After that, I walked around some of the grounds, again not seeing another human. Came across these massive (20 feet tall is my guess) sculptures of happy Krishna figures (photos 18-22). Note the peacock at the base of the sculpture in photo 21; this may give you an idea of scale. And yes, there were peacocks wandering around (photo 23), as well as swans (photo 24), who appeared agitated when I got close enough to photo them, cows (not pictured) and deer (three ran in front of my car as I left; no pic). Other sculptures on the grounds include an elephant (photo 17) and some kind of horse/zebu/buffalo things (photo 16). There's also a gazebo by the lake (photo 14) with a fiberglass swan boat or sculpture docked there (?).
back near where I parked the car (there was a photo of a KSNA devotee admiring the artcar, but it came out bad in the declining light), there was the attraction (photo 15) I was most sorry to see closed: "Krsna's attic: A transcendental thrift store and recycling center". I've been to Catholic, Lutheran, Mormon, and Salvation Army thrifts before, but the notch for ISKCON thrift still eludes me.
One of the other visitors, who is apparently a KRSNA devotee despite her age (60-70+) and street clothes, chats with me and asks if I've been inside the temple. I am unaware that there's a temple -in addition- to the Palace of Gold. Elaine takes me inside (after I remove my shoes) and I see the deities (photo 11). Not statues of deities, but deities, or at least that's what Elaine calls them. There are two other folks in there, both in the orange robes you associate with Krishna fashion, and they're looking at the statues in a reverent way that's kinda awe-inspiring and really creepy all at once. I'm not made any less creeped out by the following: 1) Elaine tells me that someone dresses the deities in new clothes each morning 2) one of the sculptures is Lord KRSNA and a companion on a bench swing which you can actually move by pulling a rope; Elaine encourages me to pull the rope to swing them because "they like it when you swing them".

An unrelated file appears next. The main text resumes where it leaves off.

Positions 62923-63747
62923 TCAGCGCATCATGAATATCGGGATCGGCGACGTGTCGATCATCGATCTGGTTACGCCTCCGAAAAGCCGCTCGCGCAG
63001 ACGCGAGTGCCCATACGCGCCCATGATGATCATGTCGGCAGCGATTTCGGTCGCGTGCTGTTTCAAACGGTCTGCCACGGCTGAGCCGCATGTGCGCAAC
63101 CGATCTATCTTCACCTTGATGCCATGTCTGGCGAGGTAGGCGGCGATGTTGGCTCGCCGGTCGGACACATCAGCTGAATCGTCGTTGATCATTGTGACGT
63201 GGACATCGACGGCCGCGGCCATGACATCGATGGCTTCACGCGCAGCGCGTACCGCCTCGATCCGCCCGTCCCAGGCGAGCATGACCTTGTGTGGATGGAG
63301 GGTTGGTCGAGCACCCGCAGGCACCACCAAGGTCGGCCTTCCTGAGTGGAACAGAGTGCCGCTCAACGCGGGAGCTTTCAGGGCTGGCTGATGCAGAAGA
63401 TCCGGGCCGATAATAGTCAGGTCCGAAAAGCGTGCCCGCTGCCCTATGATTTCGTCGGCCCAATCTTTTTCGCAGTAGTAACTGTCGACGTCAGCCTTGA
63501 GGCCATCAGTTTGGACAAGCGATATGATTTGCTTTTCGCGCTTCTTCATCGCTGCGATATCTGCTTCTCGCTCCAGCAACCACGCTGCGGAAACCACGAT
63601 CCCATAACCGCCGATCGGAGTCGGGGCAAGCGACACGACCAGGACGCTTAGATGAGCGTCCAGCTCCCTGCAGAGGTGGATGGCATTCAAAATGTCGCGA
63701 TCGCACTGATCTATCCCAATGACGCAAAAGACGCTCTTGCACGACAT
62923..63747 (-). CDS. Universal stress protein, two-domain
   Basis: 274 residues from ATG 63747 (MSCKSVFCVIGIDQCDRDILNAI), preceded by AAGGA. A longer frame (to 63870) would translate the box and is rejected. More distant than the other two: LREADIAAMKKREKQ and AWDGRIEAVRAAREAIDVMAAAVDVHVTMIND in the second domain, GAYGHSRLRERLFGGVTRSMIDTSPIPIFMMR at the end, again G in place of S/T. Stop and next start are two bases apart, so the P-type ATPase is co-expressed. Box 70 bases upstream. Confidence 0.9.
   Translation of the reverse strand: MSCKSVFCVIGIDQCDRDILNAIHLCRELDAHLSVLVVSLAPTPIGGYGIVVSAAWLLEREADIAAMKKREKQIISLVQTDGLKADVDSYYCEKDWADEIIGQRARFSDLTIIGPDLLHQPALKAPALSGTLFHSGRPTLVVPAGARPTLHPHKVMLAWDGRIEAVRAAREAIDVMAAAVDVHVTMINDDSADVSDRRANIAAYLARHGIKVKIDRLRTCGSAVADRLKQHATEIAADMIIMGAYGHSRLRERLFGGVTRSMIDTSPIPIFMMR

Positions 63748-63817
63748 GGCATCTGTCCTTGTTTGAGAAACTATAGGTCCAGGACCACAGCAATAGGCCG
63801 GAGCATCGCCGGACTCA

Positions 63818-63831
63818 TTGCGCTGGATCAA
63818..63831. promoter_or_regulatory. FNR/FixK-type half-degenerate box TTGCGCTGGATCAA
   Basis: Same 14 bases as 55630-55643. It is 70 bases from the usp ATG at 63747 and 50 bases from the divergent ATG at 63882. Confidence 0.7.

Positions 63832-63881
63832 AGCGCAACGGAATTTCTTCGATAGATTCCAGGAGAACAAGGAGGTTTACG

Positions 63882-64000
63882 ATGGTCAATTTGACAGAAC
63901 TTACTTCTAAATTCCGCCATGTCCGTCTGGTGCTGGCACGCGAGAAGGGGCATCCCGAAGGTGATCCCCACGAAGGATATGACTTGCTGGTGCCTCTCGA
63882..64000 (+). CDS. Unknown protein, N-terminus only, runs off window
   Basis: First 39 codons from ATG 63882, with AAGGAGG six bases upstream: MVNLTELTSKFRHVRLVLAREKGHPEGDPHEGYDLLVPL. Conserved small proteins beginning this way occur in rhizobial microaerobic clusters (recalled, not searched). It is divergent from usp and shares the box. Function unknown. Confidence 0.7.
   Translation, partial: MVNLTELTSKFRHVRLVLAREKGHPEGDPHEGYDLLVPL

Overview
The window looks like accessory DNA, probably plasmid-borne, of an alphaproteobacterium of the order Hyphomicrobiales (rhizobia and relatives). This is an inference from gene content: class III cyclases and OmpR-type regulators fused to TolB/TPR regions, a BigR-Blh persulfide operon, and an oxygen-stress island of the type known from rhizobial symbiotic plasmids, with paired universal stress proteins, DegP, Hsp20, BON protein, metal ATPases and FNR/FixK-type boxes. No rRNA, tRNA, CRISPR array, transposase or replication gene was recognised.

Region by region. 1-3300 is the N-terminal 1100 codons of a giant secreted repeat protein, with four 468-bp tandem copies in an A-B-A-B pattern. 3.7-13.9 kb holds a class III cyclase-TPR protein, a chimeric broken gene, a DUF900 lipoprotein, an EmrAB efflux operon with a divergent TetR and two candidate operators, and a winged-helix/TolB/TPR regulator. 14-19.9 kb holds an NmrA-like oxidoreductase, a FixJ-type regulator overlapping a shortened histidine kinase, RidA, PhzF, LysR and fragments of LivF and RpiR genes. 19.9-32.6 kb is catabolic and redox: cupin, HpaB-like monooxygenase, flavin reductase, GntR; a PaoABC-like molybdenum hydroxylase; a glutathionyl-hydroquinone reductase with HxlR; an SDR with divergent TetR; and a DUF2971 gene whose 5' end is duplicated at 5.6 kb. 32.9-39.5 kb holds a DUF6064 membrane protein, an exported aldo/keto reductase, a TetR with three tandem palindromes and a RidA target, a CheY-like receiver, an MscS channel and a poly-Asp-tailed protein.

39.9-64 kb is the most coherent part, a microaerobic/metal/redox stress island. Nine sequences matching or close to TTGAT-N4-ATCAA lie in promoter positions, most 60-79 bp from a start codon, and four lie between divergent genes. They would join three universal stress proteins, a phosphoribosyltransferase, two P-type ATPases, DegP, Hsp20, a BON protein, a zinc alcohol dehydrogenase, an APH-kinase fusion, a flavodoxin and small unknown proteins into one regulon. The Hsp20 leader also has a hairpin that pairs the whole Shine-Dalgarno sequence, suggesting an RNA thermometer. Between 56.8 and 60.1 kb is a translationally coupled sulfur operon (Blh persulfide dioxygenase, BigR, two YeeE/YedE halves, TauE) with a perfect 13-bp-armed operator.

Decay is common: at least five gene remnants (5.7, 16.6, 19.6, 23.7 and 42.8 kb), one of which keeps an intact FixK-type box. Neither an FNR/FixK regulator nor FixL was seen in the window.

The temple has 5 groupings of these statues. One of them (photo 12) has big eyed deities that look like a cross between religious statuary and Powerpuff girls. Not pictured are the swingin' KRSNA sculpture, the statue of the sect's founder Prabuphada, and an ebony sculpture of a creature I didn't recognize from my admittedly brief study of ISKCON during Eastern Religions class in my sophomore year of college. One of the oranged robed devotees takes my pic (photo 13) in front of a tableaux; the pose with the hands is their idea, since that's apparently how they like to pose in front of Lord KRSNA. Okay by me.
There seems to be an oblique suggestion that if I don't have to get back on the road (oh, but I do!) I can stay in the ashram. Since I'm traveling alone, this seems a bit unwise, so I make the plausible excuse that I need to get back to driving so I can limit the amount of night driving I do. They accept this and invite me to a festival that my local Krishna temple is having here in Columbus this weekend. they also give me a slice of cake, which they assure me has no "dead animals" in it (yeah, unlike that Bacon cake I got from the Catholics). It is tasty and like most cake, has too much icing for my preferences. Elaine hugs me and I drive off; the deer run in front of my car as I make my way back to Wheeling and the civilization of the I-70.
www.palaceofgold.com if more photos are desired.
it's good to be back.